We can only imagine what it was like in 18th century Leipzig for children who were making their first halting sounds on the harpsichord. Eventually they would confront a series of pieces by the local cantor. This collection of 15 very short pieces was meant to help in the developing independence for each of the player’s two hands at the keyboard. Three centuries later, these are still cornerstone works for young pianists, and pianist Simone Dinnerstein told me how she encountered them for the first time.

Simone Dinnerstein: I think that most piano students first experience Bach through the Two-Part Inventions, and I very vividly remember at age nine, I was going to the Manhattan School of Music pre-college every Saturday, and they had a performance class. And I remember hearing a girl slightly older than me playing the D minor invention. And I just couldn't believe it. You know, I didn't understand how she could make her left hand play the way it did because I had never heard music where the two hands were equally difficult and important. And I wanted to play it. So my first experience was really with listening to Bach was envy. [Laughs]

Brian McCreath: Well, yeah. And for, I guess, really good reasons because you hear this music, when you have that magical moment, all of a sudden, especially if you are a musician yourself, you went to grab that. You want to be a part of it. Is there a more innocent quality to the Inventions, in some way, musically? What are they like compared to something like the Goldberg Variations or even any of the pieces in between, like the Partitas?

Simone Dinnerstein: Well, you know, I actually don't think that they are so innocent. I think that you can obviously view them that way. They're very pared down and sometimes in the Goldberg variations, there are aspects of that piece that are more elaborate. You know, he's not just showing you, he's taking-- in the Goldberg Variations, he's taking a chord progression, a harmonic chord progression and elaborating on that. And there are variations on that. So it's all about the complex unfolding of a harmonic chord progression. And the Inventions and the Sinfonias, it's about showing the musician how different types of musical ideas can be turned into counterpoint. And so it has a kind of clarity to it, which is simple and complex at the same time.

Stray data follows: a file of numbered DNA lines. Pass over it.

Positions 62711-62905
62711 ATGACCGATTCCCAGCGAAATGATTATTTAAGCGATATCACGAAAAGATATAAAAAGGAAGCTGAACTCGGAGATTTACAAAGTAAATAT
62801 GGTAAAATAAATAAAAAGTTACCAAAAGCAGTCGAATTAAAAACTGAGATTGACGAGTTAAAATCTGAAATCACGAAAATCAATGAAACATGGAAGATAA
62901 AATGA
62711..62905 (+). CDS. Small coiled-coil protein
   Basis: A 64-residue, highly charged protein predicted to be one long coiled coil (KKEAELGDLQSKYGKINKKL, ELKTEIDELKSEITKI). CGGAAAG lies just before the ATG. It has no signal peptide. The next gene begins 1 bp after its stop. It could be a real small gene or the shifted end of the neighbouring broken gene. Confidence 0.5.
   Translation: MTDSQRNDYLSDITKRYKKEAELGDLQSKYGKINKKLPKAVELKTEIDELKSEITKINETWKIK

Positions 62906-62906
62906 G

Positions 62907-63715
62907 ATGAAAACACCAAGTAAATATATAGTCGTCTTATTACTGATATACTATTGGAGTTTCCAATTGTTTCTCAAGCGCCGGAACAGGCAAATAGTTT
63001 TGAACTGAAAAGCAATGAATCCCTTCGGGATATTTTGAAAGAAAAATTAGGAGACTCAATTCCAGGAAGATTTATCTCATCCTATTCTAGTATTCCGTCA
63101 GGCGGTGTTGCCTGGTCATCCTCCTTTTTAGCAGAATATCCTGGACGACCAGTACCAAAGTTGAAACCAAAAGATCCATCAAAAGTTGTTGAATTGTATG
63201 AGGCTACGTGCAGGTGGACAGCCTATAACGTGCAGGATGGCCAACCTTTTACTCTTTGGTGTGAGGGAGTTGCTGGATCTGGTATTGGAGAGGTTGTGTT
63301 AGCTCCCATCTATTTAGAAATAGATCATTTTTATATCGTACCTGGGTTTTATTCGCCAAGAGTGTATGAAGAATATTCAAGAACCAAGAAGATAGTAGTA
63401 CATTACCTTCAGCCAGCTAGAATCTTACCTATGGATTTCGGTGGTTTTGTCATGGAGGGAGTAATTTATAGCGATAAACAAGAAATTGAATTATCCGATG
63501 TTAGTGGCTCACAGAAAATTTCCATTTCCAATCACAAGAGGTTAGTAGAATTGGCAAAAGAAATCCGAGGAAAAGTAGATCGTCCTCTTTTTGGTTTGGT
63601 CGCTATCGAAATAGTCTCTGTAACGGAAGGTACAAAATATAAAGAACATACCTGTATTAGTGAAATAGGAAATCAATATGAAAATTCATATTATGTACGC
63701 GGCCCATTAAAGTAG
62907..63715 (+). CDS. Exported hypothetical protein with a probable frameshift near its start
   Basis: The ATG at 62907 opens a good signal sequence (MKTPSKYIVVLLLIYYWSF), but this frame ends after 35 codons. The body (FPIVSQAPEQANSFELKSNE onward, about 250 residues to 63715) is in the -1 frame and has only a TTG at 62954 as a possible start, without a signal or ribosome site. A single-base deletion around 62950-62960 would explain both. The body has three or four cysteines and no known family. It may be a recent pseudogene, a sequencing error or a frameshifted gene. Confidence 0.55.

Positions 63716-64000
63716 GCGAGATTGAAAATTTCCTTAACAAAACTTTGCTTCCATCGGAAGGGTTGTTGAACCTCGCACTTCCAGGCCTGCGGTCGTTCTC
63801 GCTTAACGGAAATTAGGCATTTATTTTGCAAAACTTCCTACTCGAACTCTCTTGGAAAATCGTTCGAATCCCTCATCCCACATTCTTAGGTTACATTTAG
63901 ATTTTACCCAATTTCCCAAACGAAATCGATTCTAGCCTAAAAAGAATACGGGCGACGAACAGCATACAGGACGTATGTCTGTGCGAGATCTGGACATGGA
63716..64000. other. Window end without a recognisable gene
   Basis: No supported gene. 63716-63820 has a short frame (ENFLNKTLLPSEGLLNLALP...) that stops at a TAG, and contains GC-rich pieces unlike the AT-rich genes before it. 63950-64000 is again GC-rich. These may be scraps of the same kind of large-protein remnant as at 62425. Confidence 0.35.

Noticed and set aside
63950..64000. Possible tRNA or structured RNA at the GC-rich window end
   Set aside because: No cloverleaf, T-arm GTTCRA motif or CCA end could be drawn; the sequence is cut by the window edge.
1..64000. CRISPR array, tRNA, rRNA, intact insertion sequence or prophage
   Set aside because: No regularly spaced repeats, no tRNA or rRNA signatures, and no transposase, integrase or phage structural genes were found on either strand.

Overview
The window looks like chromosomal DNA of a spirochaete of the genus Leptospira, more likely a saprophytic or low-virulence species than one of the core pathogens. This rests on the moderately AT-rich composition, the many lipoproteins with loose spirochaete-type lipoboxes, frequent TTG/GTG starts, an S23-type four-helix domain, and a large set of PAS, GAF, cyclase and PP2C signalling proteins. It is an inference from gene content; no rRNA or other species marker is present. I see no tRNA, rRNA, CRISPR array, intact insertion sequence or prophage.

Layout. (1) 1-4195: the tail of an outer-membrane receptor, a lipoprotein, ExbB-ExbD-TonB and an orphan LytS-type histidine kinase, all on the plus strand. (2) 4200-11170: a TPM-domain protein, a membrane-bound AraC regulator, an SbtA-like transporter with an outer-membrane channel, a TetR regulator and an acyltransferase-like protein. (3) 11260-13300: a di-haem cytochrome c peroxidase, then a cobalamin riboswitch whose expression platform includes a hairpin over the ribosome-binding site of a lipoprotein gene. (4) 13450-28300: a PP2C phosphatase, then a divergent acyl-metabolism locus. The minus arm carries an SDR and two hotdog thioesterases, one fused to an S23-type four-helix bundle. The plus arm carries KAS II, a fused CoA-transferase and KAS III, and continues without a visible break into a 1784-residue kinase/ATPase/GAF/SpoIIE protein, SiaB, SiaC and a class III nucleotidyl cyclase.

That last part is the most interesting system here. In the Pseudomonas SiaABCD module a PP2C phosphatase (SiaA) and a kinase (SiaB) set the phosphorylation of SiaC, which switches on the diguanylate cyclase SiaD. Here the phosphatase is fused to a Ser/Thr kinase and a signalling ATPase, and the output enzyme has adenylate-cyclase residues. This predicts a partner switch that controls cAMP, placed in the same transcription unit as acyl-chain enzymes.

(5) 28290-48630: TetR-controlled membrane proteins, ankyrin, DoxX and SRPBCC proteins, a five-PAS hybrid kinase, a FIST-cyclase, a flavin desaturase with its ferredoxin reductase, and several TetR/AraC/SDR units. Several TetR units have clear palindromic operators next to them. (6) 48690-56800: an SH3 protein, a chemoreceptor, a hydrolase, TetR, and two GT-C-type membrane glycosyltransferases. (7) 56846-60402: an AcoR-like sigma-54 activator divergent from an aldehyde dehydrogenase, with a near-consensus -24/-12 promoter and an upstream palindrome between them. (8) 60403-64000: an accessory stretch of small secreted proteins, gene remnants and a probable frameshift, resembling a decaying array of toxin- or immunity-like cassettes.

Brian McCreath: And here is pianist Simone Dinnerstein, with the fifteen Two-Part Inventions by J.S. Bach.


Simone Dinnerstein: I think that in a way, working on this was a real marker for me because I could remember studying them as a child. And in fact, I have some tapes of myself as a child performing them, which was very interesting to listen to and I could tell that it was me, even though I was 11 years old, I could hear myself today in that. And then I also went through a whole period in my 20s and my early 30s, when I was teaching a lot, neighborhood kids and adults in Brooklyn. And I taught these pieces, and so I have also seen them from that angle, as you know, "What does that child need to learn? How could a certain piece of music help them with something in particular?" So I feel like I've definitely made a musical journey and a journey into maturity, both as an artist and in terms of my career. And these inventions have marked the way. You know, I can look back at various points in my life and remember where they were in my life at that time.

Brian McCreath: Pianist Simone Dinnerstein, talking about J.S. Bach’s Two-Part Inventions. Simone Dinnerstein was the pianist in the performance of those 15 short pieces you just heard, which forms one half of a recording, the other half being given over to the three-part Sinfonias. And you can hear much more from this conversation with Simone Dinnerstein at Classical WCRB dot org, where you can also hear this entire program on-demand. Again, that’s at Classical WCRB dot org.

Thank you for joining me today, and thanks also to audio engineers Antonio Oliart Ros and Jane Pipik. I’m Brian McCreath, and I’ll hope to have your company again next week here on The Bach Hour.